BSP rewinds to 2007, plays social engineering card
The UP election is turning out to be a war to grab the support of major castes.india Updated: Jan 11, 2012 00:40 IST
The UP election is turning out to be a war to grab the support of major castes.
Playing the caste card again, the BSP has been desperately trying to retain its Dalit base, which, along with other castes, had brought it to power in 2007.
A move is also afoot to ward off anti-incumbency by utilising caste combinations in next month's election.
That caste dynamics is the key to CM and BSP head Mayawati's electoral gameplan has been evidenced in the manner tickets had been distributed.
Even before the announcement of the elections, the party had been carrying out its Dalit agenda by repeatedly directing officials to complete projects meant for scheduled castes and scheduled tribes.
However, the Dalits, around 18% of the population, alone are not the key to power. Mayawati earned the support of other castes, which increased the BSP's voting percentage from 23.19 in 2002 to 30.43 in 2007.
"Our social engineering formula is intact, the party will win (easily)," said BSP state president Swami Prasad Maurya.
But there is a general feeling that it is not so. This was reflected in the 2009 Lok Sabha election, when the party's poll percentage had come down to 227.42.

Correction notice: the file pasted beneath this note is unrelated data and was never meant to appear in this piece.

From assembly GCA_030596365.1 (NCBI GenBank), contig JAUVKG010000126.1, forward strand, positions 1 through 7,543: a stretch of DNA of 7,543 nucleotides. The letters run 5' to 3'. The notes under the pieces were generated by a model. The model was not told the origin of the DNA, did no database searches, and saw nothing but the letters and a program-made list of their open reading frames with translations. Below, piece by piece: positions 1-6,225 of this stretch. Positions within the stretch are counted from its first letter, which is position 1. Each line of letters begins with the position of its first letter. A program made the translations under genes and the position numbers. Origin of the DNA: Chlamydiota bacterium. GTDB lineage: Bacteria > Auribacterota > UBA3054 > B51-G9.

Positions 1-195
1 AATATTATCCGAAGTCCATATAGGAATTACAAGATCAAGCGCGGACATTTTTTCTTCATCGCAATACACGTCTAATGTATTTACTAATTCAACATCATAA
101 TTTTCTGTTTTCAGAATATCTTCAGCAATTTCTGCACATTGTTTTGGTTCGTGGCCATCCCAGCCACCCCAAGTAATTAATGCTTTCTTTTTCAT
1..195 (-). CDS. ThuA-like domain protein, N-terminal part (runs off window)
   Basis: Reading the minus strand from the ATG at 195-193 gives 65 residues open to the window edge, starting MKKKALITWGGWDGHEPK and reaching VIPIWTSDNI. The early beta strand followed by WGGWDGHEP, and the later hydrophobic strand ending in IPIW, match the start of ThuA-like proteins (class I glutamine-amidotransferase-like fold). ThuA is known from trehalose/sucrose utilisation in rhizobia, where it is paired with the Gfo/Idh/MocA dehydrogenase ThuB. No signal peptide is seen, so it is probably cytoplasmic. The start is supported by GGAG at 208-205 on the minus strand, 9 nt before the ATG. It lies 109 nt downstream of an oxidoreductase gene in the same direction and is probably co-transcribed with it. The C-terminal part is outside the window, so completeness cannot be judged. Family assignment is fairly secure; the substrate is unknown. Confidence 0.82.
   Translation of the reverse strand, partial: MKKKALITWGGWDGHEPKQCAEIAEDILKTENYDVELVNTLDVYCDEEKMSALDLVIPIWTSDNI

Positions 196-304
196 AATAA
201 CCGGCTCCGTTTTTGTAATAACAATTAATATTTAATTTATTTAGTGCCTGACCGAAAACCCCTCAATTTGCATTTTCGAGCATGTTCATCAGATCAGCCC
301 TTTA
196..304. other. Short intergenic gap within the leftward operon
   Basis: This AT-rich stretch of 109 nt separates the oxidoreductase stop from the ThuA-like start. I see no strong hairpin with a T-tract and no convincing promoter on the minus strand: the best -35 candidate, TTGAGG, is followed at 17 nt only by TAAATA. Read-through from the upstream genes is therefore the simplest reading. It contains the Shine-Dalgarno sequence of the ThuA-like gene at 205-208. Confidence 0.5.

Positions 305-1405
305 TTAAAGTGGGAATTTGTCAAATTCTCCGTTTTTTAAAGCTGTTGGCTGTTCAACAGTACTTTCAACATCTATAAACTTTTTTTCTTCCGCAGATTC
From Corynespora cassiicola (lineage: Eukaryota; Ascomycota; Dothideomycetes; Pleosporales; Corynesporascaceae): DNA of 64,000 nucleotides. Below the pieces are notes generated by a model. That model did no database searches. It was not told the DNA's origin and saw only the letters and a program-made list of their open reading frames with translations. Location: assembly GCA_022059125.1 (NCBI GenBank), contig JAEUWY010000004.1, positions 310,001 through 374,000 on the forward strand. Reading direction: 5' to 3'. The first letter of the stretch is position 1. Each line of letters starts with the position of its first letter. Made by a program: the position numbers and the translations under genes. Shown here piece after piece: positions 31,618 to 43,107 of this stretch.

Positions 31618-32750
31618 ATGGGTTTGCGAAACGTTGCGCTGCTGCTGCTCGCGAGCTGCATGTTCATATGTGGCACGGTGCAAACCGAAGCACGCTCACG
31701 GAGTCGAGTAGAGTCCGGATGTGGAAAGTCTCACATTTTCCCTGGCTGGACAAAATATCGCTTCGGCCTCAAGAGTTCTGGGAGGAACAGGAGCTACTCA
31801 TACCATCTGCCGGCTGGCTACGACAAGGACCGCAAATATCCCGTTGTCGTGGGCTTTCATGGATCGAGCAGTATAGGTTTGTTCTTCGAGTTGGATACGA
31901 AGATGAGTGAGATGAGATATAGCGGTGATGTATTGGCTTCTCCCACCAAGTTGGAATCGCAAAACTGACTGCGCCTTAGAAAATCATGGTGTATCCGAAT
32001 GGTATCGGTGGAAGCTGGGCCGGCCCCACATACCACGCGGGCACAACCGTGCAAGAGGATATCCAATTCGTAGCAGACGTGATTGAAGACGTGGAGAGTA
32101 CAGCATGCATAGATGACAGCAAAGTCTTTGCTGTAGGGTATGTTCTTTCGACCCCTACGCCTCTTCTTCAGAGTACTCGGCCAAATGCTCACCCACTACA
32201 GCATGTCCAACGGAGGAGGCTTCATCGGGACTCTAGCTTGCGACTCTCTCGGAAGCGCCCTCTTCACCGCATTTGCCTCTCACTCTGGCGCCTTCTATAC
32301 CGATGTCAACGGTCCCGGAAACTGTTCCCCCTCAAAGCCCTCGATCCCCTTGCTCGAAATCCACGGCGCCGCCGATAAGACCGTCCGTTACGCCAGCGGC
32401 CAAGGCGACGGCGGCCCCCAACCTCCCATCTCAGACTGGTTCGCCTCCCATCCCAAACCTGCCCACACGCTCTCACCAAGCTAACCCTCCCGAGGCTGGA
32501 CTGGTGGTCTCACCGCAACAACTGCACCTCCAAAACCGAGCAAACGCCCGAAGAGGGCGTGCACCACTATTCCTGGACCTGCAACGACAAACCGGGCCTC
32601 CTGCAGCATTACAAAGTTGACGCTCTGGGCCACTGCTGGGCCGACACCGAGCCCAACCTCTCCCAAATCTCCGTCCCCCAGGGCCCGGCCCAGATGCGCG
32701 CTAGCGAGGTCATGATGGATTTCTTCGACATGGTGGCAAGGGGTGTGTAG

An expert on Dalit issues, Badri Narain of the GB Pant Institute, Allahabad, said caste-based politics had adversely affected development. While it had helped Dalit empowerment, only one or two of the 62 Dalit castes could benefit from it.
"Caste should now transform into class consciousness so that radical changes can take place in society," he said.
"Even these groups (the ones dominant among the Dalits) have become feudal within their own sections," Narain added.
Legislative Council member and teachers' group leader Om Prakash Sharma said: "Anti-incumbency is now heavier than social engineering."
In the absence of authentic data, a rough breakup of the population caste-wise is: Backward classes 52% (according to the Mandal report), Dalits 18%, Brahmins and Thakurs 5% each, Muslims 17% and remaining 3%.
Sharma said in successive parliamentary and assembly elections after the implementation of the Mandal commission report, the caste aspect had emerged a dominant factor in electoral combinations.